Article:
The El-Masri ruling is a watershed event principally because it reflects the first high-profile, binding judicial determination that the CIA used torture practices in connection with its renditions program. Thus far, litigation of the issue in the United States has failed as federal courts — deferring to the executive’s attempts to avoid scrutiny of well-documented and severe human rights abuses by invoking secrecy — have generally refused to allow cases to proceed to trial. In the El-Masri case, the government mounted similar defenses based on national-security concerns and secrecy, but the Court refused to prioritize these over well-documented claims of torture. El-Masri’s evidence had been corroborated by a German criminal investigation, and the Court also found that internal U.S. probes, as well as investigations conducted by human rights organizations, the European Parliament, and the Council of Europe provided him substantial support. The Court’s decision required careful cognizance of leaked classified U.S.-government documents, and of U.S. diplomatic cables that affirmed American conniving aimed at blocking criminal probes into the El-Masri case.
Jim Goldston, a former U.S. federal prosecutor who represented El-Masri before the Court, told me that the decision should come as a “wake-up call to the Obama Administration and to the American courts, showing that it is possible to investigate torture and similar abuses connected with the war on terror even while it is underway.”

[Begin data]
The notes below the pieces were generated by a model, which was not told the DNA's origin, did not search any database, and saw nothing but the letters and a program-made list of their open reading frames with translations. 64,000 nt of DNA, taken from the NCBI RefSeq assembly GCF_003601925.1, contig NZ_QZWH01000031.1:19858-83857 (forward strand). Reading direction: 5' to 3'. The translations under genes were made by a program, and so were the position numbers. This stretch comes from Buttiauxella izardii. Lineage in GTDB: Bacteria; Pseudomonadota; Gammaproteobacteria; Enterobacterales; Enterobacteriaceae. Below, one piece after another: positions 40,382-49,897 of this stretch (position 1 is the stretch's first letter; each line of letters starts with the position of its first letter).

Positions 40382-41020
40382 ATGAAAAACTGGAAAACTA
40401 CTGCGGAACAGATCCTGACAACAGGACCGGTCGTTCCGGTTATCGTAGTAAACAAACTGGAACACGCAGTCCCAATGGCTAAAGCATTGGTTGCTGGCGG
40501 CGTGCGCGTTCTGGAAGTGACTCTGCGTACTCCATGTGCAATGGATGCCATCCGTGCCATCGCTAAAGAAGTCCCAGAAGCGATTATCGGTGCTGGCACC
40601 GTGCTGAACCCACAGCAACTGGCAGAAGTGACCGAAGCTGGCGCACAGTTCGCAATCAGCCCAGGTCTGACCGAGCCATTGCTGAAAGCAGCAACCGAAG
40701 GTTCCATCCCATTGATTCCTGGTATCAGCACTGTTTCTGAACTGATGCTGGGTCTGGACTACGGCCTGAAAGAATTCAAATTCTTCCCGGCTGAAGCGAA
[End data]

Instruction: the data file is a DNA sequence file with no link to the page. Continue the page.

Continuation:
The ruling establishes that governments who collaborated with the CIA, even while they weren’t themselves directly participating in the rendition, are nevertheless liable for torture and attendant crimes. In this regard, it is likely to be studied closely in Poland, where a prosecution has been opened targeting Polish intelligence officials who supported the CIA’s black site there.
During a call from Condoleezza Rice to German chancellor Angela Merkel, the United States acknowledged its mistake in seizing El-Masri. However, it has never offered him an apology, insisting in response to his complaints that the torture inflicted on him was a state secret. Nor has the United States offered El-Masri compensation or access to rehabilitation, even though it is obligated to do so under the Convention Against Torture.
The decision also focuses attention on the fact that the perpetrators of El-Masri’s torture have not been held to account under criminal law. According to an investigation run by the Associated Press, CIA officer Alfreda Frances Bikowsky played a key role in El-Masri’s abusive treatment, ignoring his protests because her “gut told her” he was a terrorist. Bikowsky was quickly promoted following the El-Masri incident, and she now occupies a senior counterterrorism post, from which she exercises great influence on sensitive operations.
In view of Attorney General Eric Holder’s announcement of official impunity for torture-related crimes involving CIA agents during the war on terror, the Court’s judgment boils down to this question: What nation will step up to the plate, conduct a proper investigation, and bring charges? It points a finger toward two loyal U.S. allies: Germany and Macedonia. Macedonia was complicit with the CIA, while Germany buckled to U.S. diplomatic pressure and stopped its criminal probe. The Court makes clear that criminal investigation and prosecution must now follow.